Proposal Title

Build Your Own Active Learning Adventure

Session Type

Interactive Presentation

Session Location

University Hall, ADP Center 1145

Start Date

30-5-2019 10:00 AM

End Date

30-5-2019 10:45 AM

Key Terms

active learning, collaboration across departments, faculty resources, teaching challenges and solutions

Brief Abstract

Active learning can present unique challenges that may prevent faculty from adapting it for use in their classroom. As part of a collaboration across departments, a group of instructional designers seek to build a toolbox of resources that will support faculty through guided interactivity and provide for self-directed exploration of solutions to common challenges to active learning.

Proposal

Active learning can present unique challenges that may prevent faculty from adapting it for use in their classroom. This project seeks to build a toolbox of practical strategies and solutions to address the most common challenges that active learning instructors face. The resource guide will be in the form of an interactive set of pathways that can be explored according to each individual’s needs.

What sets this project apart is the collaborative nature of the participants. The project grew from a shared interest in active learning among several instructional designers (IDs) within one university across several schools and units. The instructional designers formed a community of practice in order to develop a shared set of resources that could meet the diverse needs of the faculty that they support. Through this joint effort, the instructional designers hope to build a model for future partnerships between IDs within and across institutions.

We begin our discussion of active learning with the following quote defining what learning is:

“Acquiring knowledge and skills and having them readily available from memory so you can make sense of futures problems and opportunities”

(Brown, Roediger, and McDaniel, 2014)

With that in mind active learning in particular can be thought of as “the process of having students engage in some activity that forces them to reflect upon ideas and how they are using those ideas.” (Collins and O’Brien, 2003) Such an open opportunity for engaging students can be overwhelming for instructors, especially when things go wrong (as they often can!) As instructional designers we are invested in identifying common challenges and solutions in active learning, synthesizing research in best practices, and building a toolbox of resources that we can share with the faculty we serve.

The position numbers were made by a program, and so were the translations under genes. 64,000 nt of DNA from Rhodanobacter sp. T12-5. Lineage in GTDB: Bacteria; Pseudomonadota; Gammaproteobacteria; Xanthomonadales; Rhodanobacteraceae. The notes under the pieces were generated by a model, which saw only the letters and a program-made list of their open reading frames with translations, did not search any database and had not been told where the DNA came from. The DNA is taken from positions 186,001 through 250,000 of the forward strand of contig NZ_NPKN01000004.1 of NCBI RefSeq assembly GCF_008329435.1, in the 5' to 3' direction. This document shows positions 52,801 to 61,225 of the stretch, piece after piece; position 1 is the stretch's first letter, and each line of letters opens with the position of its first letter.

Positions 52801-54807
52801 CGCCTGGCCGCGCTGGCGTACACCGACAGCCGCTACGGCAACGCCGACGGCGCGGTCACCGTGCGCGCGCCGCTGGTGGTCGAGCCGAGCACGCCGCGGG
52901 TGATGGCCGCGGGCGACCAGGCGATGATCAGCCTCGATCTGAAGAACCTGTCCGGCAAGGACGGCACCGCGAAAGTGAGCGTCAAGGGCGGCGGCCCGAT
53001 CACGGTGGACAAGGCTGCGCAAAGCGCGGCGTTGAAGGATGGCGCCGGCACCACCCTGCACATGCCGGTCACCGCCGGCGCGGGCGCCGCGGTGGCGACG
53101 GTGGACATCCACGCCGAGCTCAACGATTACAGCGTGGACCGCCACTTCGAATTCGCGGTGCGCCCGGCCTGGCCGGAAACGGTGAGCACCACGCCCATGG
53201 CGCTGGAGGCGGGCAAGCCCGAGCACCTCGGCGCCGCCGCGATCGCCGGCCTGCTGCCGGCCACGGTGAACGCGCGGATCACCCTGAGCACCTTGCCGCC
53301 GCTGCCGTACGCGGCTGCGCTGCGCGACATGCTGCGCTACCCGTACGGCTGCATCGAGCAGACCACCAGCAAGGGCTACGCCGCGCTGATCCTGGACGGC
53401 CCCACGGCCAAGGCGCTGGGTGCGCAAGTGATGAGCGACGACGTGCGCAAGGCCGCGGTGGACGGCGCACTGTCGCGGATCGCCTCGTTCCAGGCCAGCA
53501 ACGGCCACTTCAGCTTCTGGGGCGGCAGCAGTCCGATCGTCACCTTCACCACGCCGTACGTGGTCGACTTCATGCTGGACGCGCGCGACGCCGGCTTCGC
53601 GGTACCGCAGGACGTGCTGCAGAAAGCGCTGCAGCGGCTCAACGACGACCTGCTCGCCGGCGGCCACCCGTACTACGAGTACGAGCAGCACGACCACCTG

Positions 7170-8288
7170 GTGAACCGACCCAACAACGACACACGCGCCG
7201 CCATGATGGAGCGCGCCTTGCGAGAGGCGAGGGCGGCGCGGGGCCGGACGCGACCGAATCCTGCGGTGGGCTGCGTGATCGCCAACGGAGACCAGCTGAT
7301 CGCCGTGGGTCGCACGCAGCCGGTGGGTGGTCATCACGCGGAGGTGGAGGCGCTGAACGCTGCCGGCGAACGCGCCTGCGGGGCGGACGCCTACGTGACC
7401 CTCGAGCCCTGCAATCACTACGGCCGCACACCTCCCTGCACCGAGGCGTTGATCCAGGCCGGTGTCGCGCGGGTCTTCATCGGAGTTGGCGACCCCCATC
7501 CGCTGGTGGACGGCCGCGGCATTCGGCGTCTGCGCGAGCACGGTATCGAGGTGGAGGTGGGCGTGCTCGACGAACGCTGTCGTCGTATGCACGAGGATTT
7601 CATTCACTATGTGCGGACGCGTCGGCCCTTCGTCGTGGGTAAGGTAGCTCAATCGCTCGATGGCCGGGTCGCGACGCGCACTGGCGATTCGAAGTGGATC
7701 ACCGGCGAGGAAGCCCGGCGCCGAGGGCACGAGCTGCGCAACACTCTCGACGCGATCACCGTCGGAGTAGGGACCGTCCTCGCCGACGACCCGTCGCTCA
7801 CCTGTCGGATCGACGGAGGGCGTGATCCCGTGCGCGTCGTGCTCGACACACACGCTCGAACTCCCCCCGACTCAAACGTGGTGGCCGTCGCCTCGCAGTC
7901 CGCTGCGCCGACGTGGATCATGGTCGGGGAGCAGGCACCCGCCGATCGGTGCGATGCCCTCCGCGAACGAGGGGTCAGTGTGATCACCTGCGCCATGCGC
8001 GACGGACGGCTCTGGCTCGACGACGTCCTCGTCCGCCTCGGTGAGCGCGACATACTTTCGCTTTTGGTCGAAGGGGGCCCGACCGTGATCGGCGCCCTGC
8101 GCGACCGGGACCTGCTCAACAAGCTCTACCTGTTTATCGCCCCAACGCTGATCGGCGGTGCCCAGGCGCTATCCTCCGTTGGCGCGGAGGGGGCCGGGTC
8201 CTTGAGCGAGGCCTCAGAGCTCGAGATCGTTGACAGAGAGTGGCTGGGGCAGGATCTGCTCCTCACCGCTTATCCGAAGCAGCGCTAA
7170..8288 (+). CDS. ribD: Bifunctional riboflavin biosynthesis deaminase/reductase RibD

The format of this presentation will be a focus group. The presenters will start with an overview of the project origins, progress, and a blueprint for content / prototype. Then, the audience will be invited to share feedback and personal experiences through guided discussion questions posed by the presenters.

References:

Brown, Peter C., Roediger III, Henry L., and McDaniel, Mark A. (2014) Make it Stick: The Science of Successful Learning. Belknap Press, Boston, MA.

Collins JW 3rd and O’Brien NP (editors). (2003) The Greenwood Dictionary of Education. Westport, CT: Greenwood.

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May 30th, 10:00 AM May 30th, 10:45 AM

Build Your Own Active Learning Adventure

University Hall, ADP Center 1145

Active learning can present unique challenges that may prevent faculty from adapting it for use in their classroom. This project seeks to build a toolbox of practical strategies and solutions to address the most common challenges that active learning instructors face. The resource guide will be in the form of an interactive set of pathways that can be explored according to each individual’s needs.

What sets this project apart is the collaborative nature of the participants. The project grew from a shared interest in active learning among several instructional designers (IDs) within one university across several schools and units. The instructional designers formed a community of practice in order to develop a shared set of resources that could meet the diverse needs of the faculty that they support. Through this joint effort, the instructional designers hope to build a model for future partnerships between IDs within and across institutions.

We begin our discussion of active learning with the following quote defining what learning is:

“Acquiring knowledge and skills and having them readily available from memory so you can make sense of futures problems and opportunities”

(Brown, Roediger, and McDaniel, 2014)

With that in mind active learning in particular can be thought of as “the process of having students engage in some activity that forces them to reflect upon ideas and how they are using those ideas.” (Collins and O’Brien, 2003) Such an open opportunity for engaging students can be overwhelming for instructors, especially when things go wrong (as they often can!) As instructional designers we are invested in identifying common challenges and solutions in active learning, synthesizing research in best practices, and building a toolbox of resources that we can share with the faculty we serve.

The format of this presentation will be a focus group. The presenters will start with an overview of the project origins, progress, and a blueprint for content / prototype. Then, the audience will be invited to share feedback and personal experiences through guided discussion questions posed by the presenters.

References:

Brown, Peter C., Roediger III, Henry L., and McDaniel, Mark A. (2014) Make it Stick: The Science of Successful Learning. Belknap Press, Boston, MA.

Collins JW 3rd and O’Brien NP (editors). (2003) The Greenwood Dictionary of Education. Westport, CT: Greenwood.